Friday, August 19, 2016

PernixData Backup Best Practices - 3. VADP Hot-Add

The third backup method in this series is vSphere Storage APIs for Data Protection (VADP). The Virtual Disk Development Kit (VDDK) is used with VADP to develop backup and restore software. VDDK is an open API and SDK and includes the following components:
  • The virtual disk library which is a set of C functions call to manipulate VMDK files
  • The disk mount library which is a set of C functions call to remote mount VMDK files
  • Sample C++ codes
  • VDDK utilities which include disk mount and the virtual disk manager
  • Documentation
The VADP framework was introduced in vSphere 4.0 to enable backup products to do centralized, efficient, off-host, LAN-free backups of vSphere virtual machines (VMs). VADP takes advantage of the snapshot capabilities of VMware VMFS or NFS without any downtime for the VM itself. VADP based backups also leverage advanced virtualized functionality such as compression between the backup host and the VADP Proxy, differential and incremental backups and more importantly  the IO performance of the VM is not unduly  affected because all backup I/O flows via the VADP Proxy. The typical backup of a VADP backup using Hot-Add is shown in the following figure.
Screen Shot 2016-06-06 at 17.18.30.png
Figure 1: VADP Hot-Add Functionality
  1. Proxy triggers backup (VDDK API initiates a session with the ESXi/vCenter containing the target VM).
  2. Guest creates Snapshot.
  3. This creates a Delta Disk.
  4. The Hot-Add process creates another Redo-Log of the previously created Delta Disk.
  5. Hot-Add of the previously created Snapshot as Independent Non-Persistent Disk.
  6. Proxy starts backup and optionally sends the data to another backup server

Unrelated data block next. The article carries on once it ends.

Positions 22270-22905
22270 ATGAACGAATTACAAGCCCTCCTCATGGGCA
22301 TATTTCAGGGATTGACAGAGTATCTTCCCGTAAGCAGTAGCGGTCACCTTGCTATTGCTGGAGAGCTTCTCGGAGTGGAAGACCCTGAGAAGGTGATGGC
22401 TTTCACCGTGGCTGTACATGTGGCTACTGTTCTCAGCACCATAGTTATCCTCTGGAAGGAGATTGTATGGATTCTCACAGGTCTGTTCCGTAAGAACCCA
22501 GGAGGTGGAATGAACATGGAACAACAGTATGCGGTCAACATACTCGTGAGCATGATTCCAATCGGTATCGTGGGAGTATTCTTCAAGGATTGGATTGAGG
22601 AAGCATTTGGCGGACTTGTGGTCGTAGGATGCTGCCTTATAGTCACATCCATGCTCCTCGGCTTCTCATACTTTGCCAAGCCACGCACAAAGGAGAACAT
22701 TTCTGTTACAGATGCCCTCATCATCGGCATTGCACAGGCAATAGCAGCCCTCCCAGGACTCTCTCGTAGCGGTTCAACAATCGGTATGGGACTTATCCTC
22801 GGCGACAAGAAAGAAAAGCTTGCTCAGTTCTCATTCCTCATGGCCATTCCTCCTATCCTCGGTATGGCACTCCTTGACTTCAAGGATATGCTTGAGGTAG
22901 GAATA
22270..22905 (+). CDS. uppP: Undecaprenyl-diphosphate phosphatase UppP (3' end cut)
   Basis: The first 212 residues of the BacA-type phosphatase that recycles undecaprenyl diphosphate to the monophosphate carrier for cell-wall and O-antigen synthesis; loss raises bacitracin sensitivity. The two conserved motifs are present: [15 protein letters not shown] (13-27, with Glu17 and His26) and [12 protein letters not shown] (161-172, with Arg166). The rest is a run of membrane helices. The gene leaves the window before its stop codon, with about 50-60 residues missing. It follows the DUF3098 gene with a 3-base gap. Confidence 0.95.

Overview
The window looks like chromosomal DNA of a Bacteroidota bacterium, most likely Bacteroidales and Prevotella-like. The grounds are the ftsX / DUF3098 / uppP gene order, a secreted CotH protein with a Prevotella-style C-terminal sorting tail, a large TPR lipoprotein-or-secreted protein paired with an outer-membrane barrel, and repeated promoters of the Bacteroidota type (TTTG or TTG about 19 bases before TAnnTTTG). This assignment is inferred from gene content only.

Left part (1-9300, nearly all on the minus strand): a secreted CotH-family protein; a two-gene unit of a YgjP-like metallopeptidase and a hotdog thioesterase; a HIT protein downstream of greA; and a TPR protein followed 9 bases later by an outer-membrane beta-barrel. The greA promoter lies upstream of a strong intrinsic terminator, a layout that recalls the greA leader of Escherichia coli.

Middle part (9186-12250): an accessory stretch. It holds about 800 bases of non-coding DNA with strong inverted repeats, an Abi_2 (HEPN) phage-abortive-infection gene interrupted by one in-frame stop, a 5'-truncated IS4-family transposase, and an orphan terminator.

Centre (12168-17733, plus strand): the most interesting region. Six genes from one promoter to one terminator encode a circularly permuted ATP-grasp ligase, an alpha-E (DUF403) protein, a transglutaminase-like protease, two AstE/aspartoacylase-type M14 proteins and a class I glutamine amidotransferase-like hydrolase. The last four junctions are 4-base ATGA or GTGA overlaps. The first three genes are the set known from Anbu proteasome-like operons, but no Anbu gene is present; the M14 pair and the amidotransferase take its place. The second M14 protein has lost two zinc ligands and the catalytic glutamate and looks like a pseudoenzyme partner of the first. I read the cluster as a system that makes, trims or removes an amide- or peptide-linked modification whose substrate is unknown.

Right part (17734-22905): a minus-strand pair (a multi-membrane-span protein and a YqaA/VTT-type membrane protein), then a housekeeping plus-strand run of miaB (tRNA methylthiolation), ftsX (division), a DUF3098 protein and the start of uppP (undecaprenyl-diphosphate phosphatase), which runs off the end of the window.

7. When Backup is finished Proxy removes Delta Disk and triggers snapshot removal
  8. Guest removes Snapshot
  9. Delta Disk is consolidated into Base Disk
With PernixData FVP present, the process works a little bit different while FVP fully supports VADP based backups. It is essential that the VADP Proxy itself is running on a host where the FVP Host Extension has been installed and that the VM needs to be tagged as a VADP proxy in FVP under: Configuration → Advanced → VADP → add the VADP proxy.

Without the tagging of the VADP proxy as such, it could happen that the backup data are inconsistent and not useable!


The following figure illustrates how FVP behaves when the VADP proxy as well as the to backup VM is on the same host.
Figure 2: VADP Host-Add, Guest VM & VMware Proxy are on the same Host
  1. When a Snapshot of the source VMs is triggered, FVP automatically initiates a WB → WT transition.
  2. As FVP intercepts I/O and not aware of the type of this I/O (it is detected as an LBA and offset). To ensure read consistent data as well, not caching data of the proxy-vm (cache pollution) the VM is tagged with the VADP policy.
  3. Read I/O gets triggered Bypass implementation within FVP.
  4. Because of the Context the I/O comes in we always read valid data. If the data we read has not been destaged to the Storage System we consult the staging area and wait for it to get destaged before to proceed.
The next figure illustrates how FVP works when the VADP proxy and the  VM to be backed up are on different hosts. The difference here is that FVP running on a different host interprets certain file lockings differently. A lock of a file always happens on a host and on not the VM itself. In the case of the VADP proxy and the VM being on different hosts, FVP uses a Safe Access to trigger an RPC request to the host where the VM is powered on. If then FVP receives  the notification that all data from the FVP layer have been destaged, the redo file can get mounted to the VADP Proxy. The following figure shows how VADP backups works in a situation where the VADP proxy and the VM are on different hosts.
Figure 3: VADP Hot-Add, Guest VM & VMware Proxy are on separate Hosts
  1. As FVP intercepts I/O and not classifying where this I/O belongs to (only detected as a LBA and offset)., to ensure read-consistent data, as well as not caching data of the proxy-vm (cache pollution), the VM is tagged with the VADP policy.
  2. Because data is now accessed from a remote host, there is a need to obtain the lock of the redo file. Because the disk lock information can be read, the host  upon which this file belongs to is identified.
  3. A Remote Procedure Call (RPC) is triggered via a Safe Access to the peer host running the VM. If there is data to destage, FVP waits until that has been finished.
  4. The redo file is created and mounted to the VADP proxy.
  5. Backup through the VADP proxy proceeds.

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